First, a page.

On all the boards
Welcome to the Burgundy Canal!

My name is Léa and I am a seasonal lock-keeper!
Take a look at my logbook and come along with me for a canal adventure the whole of its 242-kilometre length. It’s a real masterpiece of civil engineering as well as one of the loveliest ways to get from the Channel to the Mediterranean!
Meet me at every noticeboard by the canal. Have a great time exploring!

The canal stirs everything up

The construction of this waterway greatly altered the appearance of our towns and villages. What a lot of activity there was! Bargemen, lock-keepers, artisans, tradesmen, farmers and workmen all brought the canal to life.

The nineteenth century rocked by the industrial boom

With the water of the canal, it was full steam ahead!

Hydraulic power and the transport of goods

Establishment of factories, cement works, forges, warehouses

Workers arrive in great numbers

There is much activity on the quaysides of the ports, at Saint-Jean-de-Losne, Pouilly-en Auxois, Montbard. People are loading and unloading wood, oil, laminated iron, cement, lime, Burgundy stone, wine, sugar beet, cereals.

It’s hard now to imagine all the bustle!

When the major roads and railways arrived, the thriving industrial activity disappeared but commercial exchanges developed such as the cheese business with cheeses such as Soumaintrain, Saint-Florentin and Chaource.


In 2011, the association to defend and promote Soumaintrain cheese was created. In 2016, the cheese was awarded the European Union certificate of Protected Geographical Indication (PGI).

Chaource has had the benefit of an Appellation d’Origine Contrôlée (AOC) since 1970. In 1996, it was recognised at European level as an Appellation d’Origine Protégée (AOP).

In the nineteenth century, by the canal
Léa meets Monsieur Albert, a cheese merchant

Good morning, young lady, excuse me, I’m in a great hurry! I’ve just started my round of the local farms. Yes, I am a cheese merchant. Which cheeses? Well, Soumaintrain and Saint-Florentin, of course! I go from farm to farm collecting them, then I go and sell them on the markets, in Troyes but also in Paris and Lyon! You know, there have been cheeses since the Middle Ages, the monks used to make them and farmers used them to pay their tithes!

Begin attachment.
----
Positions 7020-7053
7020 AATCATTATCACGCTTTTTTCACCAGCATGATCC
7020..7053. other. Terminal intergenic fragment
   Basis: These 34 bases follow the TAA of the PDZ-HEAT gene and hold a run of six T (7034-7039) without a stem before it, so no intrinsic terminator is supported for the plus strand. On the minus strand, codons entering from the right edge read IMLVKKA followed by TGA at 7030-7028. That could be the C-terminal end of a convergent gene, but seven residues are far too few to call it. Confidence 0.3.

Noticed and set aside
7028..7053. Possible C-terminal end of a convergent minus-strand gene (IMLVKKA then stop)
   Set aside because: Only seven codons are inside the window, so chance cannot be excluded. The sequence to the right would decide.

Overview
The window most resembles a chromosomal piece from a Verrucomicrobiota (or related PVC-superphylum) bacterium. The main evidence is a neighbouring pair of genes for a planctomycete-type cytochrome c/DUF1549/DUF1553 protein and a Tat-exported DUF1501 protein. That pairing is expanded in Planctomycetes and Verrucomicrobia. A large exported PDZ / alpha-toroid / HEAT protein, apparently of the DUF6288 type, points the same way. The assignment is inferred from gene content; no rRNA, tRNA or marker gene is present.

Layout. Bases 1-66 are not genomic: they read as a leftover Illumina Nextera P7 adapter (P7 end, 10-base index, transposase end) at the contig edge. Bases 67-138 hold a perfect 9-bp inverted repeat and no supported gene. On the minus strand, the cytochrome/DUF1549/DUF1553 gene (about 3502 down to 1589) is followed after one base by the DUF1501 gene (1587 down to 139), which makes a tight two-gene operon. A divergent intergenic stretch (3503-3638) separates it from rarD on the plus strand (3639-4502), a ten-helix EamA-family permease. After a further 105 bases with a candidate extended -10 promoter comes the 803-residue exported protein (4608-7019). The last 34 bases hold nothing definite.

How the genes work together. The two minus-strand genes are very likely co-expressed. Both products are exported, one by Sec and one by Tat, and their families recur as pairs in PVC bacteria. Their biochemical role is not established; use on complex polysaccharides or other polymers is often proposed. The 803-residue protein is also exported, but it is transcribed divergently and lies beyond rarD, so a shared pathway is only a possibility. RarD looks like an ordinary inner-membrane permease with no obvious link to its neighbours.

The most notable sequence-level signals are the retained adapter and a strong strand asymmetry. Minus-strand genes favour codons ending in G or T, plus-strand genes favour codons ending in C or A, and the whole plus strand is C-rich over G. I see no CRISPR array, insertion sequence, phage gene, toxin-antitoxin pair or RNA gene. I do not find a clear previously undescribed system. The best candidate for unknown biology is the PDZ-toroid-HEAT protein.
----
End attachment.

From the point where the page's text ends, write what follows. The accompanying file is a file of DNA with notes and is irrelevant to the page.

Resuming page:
There’s no shortage of cheese here in the Yonne! Yet we still can’t produce enough to satisfy the demand. They’re much sought after in all the big cities – Paris, Dijon, Lille! But now I’m late… I bid you good day, young lady!

The Church of Saint Peter and Saint Paul at Germigny

Built in the sixteenth century, it has a surprisingly high clocktower and gargoyles on its buttresses. Inside, the nave has a vaulted wood ceiling. You can also see a little door, on the right, which was the original entrance door to the church. Studded with nails, it has a remarkably large lock. Stained glass and statues of the Trojan School complete your visit to this classified monument.

The Saint-Symphorien Church at Neuvy-Sautour.

This church dates from the sixteenth century and its north portal with sculpted salamanders recalls the emblem of Francis I but its most beautiful ornament is inside: an old, coloured cemetery cross called ‘the Beautiful Cross’. Erected in 1514, and eight metres high, it is decorated with symbolic sculptures illustrating the Passion of Christ. After blowing down in a storm, it lay abandoned, before being restored in 1905.

The Saint-Mammès Church in Turny

With its high tower decorated with gargoyles, this church can be seen from the countryside all around. Built in flamboyant ogival style from 1518, it has a large, decorated portal and three naves of the same height. In this hall-church, the statues are classified and you can admire a monumental altarpiece, but there is one enigmatic sculpture that poses a puzzle for the visitor: facing the high altar, on the pillar on the left…what is the symbolic meaning of that man-ammonite, asleep in his shell?


1724 A canal project is agreed after much deliberation concerning the route

1775 Work begins on both banks

1826-1832 Pouilly tunnel is dug out

1833 The whole canal is opened to traffic

1872-1882 Standardised to Freycinet gauge (lengthening of the lock chambers)

Nineteenth century The industrial boom

Twentieth century Gradual transition from industry and commerce to tourism and leisure

2010 Creation of the cycle path

Nowadays you can travel on the water for pleasure or enjoy cycling along the cycle path that follows the old towpath. It’s an ideal opportunity to discover the wealth of our heritage as you explore!